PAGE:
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My good friend and boss at Novel Publicity has recently released book 2 of the Farsighted series.  Her cover art is BEAUTIFUL, and Emlyn does an amazing job writing a first person blind character in Farsighted.  In Open Heart, she tackles the difficult teen issues of bulimia and body image.  There are YA books, and there are books that appeal to YA readers.  I never understood the difference until I was introduced to Farsighted, a YA series filled with teen issues that is captivating for adults as well.

With smart and driven female characters, I enjoyed book 1, and will be starting book 2 in the next few days.  Join me in reading this series!  Following are blurbs and an excerpt should you need extra convincing.

Farsighted Blurb

Alex Kosmitoras’s life has never been easy. The only other student who will talk to him is the school bully, his parents are dead broke and insanely overprotective, and to complicate matters even more, he’s blind. Just when he thinks he’ll never have a shot at a normal life, an enticing new girl comes to their small Midwest town all the way from India. Simmi is smart, nice, and actually wants to be friends with Alex. Plus she smells like an Almond Joy bar. Sophomore year might not be so bad after all.

Unfortunately, Alex is in store for another new arrival—an unexpected and often embarrassing ability to “see” the future. Try as he may, Alex is unable to ignore his visions, especially when they suggest Simmi is in mortal danger. With the help of the mysterious psychic next door and friends who come bearing gifts of their own, Alex embarks on his journey to change the future.

Open Heart Blurb

Simmi Shergill’s life is a mess. Her powers of psychic feeling are on the fritz, and Grandon Township’s sudden population boom has brought quite a few unsavory characters to town. She also looks like an over-blown balloon in her size 14 pants, but not even starving herself seems to be working as a diet plan. Well, at least her boyfriend, Alex, loves her so much he’d do anything for her. Last summer he even risked his life to protect her from the mysterious boy everyone was convinced wanted to kill her.

The problem is, she’s not so sure she feels the same way. Is Alex really the man of her dreams? And why can’t she stop fixating on her would-be killer, Dax? Whenever he’s around, part of her wants to run screaming in the other direction while the other part longs to run into his embrace, no matter who she’d hurt or what she’d risk.

Simmi’s loyalty is on the line. Who will she choose—the blind seer who loves her, or the charming telekinetic with “bad idea” written all over him? Emotions run high as the tension mounts in book two of the Farsighted series.


I’ve done it twice now, twice in the same day. Starving myself was painful and risky. Eventually, Mummy, Shapri, or somebody else would have noticed. Besides, throwing up is far simpler, safer, and only hurts for a second. I can eat whatever I want and gorging makes me feel good, which is why I’m such a deplorable blimp in the first place.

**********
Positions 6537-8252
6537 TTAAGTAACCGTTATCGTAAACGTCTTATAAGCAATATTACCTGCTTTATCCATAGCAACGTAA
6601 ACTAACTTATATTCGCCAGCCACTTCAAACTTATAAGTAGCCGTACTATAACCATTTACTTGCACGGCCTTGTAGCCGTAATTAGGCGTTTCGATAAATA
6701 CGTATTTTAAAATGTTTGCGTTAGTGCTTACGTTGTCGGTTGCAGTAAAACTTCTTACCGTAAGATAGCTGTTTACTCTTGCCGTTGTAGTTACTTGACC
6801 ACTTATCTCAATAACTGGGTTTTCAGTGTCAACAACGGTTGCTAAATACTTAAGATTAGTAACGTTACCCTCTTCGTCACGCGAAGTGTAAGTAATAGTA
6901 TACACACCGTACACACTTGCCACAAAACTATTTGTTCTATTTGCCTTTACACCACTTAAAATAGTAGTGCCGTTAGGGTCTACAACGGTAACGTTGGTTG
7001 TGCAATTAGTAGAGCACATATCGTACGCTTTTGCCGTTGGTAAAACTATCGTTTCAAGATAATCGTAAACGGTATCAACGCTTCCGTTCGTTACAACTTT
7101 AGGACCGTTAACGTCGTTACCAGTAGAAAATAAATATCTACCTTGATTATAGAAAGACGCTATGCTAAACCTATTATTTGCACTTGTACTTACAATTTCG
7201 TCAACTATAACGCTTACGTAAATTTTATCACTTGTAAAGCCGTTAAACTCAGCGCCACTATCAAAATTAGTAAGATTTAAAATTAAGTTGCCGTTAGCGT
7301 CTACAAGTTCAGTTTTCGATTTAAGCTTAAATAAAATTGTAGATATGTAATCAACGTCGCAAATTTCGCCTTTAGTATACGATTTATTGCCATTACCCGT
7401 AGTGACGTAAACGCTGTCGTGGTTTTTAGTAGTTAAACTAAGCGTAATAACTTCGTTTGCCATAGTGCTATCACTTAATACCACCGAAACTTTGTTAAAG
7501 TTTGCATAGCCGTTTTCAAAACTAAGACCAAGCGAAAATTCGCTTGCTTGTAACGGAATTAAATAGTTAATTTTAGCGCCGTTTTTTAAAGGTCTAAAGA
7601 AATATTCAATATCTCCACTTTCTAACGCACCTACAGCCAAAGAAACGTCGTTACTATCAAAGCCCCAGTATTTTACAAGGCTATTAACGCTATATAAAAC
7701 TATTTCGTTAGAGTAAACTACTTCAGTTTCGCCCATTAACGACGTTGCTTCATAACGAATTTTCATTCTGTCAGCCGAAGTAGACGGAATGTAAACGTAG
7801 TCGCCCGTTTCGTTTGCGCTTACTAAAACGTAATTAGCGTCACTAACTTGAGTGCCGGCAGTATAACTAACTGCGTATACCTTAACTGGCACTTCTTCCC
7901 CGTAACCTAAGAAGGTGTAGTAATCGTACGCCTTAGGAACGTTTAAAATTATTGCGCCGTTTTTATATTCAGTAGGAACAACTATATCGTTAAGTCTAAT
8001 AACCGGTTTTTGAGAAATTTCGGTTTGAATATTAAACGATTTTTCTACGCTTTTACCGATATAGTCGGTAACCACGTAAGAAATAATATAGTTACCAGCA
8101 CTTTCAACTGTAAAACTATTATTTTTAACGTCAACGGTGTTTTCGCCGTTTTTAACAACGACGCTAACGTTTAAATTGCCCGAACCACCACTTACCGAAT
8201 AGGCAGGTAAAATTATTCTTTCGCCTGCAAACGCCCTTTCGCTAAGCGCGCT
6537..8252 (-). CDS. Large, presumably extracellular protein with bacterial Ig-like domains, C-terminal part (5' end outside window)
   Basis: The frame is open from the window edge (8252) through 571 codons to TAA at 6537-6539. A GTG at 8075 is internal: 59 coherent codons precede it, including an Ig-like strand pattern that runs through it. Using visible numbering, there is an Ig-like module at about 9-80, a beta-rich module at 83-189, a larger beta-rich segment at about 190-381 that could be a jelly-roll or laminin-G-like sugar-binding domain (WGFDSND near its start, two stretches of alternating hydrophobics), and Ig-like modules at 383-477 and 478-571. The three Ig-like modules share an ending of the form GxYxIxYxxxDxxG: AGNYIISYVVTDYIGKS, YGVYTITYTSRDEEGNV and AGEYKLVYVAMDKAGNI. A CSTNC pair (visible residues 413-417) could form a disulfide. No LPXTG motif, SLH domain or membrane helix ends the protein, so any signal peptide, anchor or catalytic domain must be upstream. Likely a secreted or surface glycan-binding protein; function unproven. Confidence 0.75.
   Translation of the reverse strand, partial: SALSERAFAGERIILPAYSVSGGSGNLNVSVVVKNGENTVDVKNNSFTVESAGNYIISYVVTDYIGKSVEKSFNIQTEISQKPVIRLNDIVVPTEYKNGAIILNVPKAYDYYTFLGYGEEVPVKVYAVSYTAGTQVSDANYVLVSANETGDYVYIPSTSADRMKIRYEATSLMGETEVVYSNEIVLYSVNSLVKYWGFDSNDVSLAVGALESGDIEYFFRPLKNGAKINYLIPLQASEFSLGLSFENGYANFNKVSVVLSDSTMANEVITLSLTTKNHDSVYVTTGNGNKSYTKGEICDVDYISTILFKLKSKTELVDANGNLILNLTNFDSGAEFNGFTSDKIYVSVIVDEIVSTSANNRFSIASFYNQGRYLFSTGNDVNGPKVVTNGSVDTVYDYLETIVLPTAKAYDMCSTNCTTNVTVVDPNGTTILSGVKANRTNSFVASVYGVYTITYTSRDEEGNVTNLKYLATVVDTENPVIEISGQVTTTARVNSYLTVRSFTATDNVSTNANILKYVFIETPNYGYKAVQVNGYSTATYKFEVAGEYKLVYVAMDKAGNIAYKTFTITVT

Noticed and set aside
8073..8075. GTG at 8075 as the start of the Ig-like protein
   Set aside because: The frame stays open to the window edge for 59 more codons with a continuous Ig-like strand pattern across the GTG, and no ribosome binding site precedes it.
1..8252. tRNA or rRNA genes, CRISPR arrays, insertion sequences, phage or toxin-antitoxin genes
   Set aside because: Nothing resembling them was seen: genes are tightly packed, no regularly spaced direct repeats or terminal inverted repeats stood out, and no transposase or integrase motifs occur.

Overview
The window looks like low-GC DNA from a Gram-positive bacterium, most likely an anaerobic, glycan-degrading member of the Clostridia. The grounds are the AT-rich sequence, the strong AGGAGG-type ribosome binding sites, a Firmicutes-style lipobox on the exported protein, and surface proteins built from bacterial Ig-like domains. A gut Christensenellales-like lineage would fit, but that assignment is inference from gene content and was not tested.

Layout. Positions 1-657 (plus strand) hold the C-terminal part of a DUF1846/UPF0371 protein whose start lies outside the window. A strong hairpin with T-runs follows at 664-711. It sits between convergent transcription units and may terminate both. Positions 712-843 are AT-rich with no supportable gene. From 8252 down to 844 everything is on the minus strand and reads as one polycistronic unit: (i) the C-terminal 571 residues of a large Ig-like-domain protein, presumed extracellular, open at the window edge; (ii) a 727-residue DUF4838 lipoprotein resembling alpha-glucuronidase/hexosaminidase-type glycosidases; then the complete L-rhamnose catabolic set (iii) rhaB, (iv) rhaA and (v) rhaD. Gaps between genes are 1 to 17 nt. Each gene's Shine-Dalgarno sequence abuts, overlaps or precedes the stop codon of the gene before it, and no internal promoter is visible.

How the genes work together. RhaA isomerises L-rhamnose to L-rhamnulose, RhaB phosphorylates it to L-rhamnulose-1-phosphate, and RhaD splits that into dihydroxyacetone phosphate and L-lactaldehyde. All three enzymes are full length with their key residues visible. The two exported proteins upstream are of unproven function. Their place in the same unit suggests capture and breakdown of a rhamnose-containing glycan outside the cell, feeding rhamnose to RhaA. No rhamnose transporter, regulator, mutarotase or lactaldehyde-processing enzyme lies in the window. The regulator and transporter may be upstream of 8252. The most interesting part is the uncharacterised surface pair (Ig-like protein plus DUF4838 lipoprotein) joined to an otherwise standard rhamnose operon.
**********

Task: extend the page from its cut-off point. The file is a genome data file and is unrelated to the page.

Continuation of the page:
I wake up the next morning and all the comfort I obtained yesterday has disappeared. My skin covers me like a hollow container; my gut contracts in pain, wanting something, anything, to make it full. My feet carry me away from bed, while my mind screams, “No, no!” My body doesn’t listen; it just moves forward like a zombie. This is more than just needing food. Something else is missing, something my body craves desperately. If only I could figure out what I need to be full, maybe I could stop myself.

No one else is awake yet, leaving me alone with the well-stocked kitchen. I grab a bag of Lay’s potato chips, a container of sour cream, and a king-sized Twix and steal away to my bedroom. Click, the door locks behind me. No one will ever know. I tear into the wrappers. My mind has resigned to the inevitability of what I’m about to do, what I’ll keep doing, probably forever. I slide fistfuls of food down my throat, hardly bothering to chew. Maybe I’ll get lucky and choke.

I finish my meal and my stomach churns, going from hollow to overflowing in a matter of seconds. The food claws at my throat, desperate to escape.

What ugly thing lives inside me? I am still debating this question when my body springs to action. I kneel at the toilet and grasp the cool porcelain between the outstretched fingers of my left hand. My right hand reaches down my throat, finds the tender part on my neck, and pushes.

Acid stings my skin, but I don’t care. Everything comes back out—smooth, jagged, white, brown, yellow. The colors and textures swirl together in the clear water, a hideous portrait of how I look inside.

There, that’s the part of me that’s ugly. If I get it all out, the ugliness will leave, too.

My knees tremble as I rise and go about my morning routine. By the time I’m sitting at my bureau and working my hair into a side braid, strength has returned to my limbs, and for the first time in weeks, I can’t sense my stomach. There’s no pain, no emptiness, no discomfort. This could work for me. I can lose these excess kilos and become beautiful, someone worthy of Alex, someone I can love.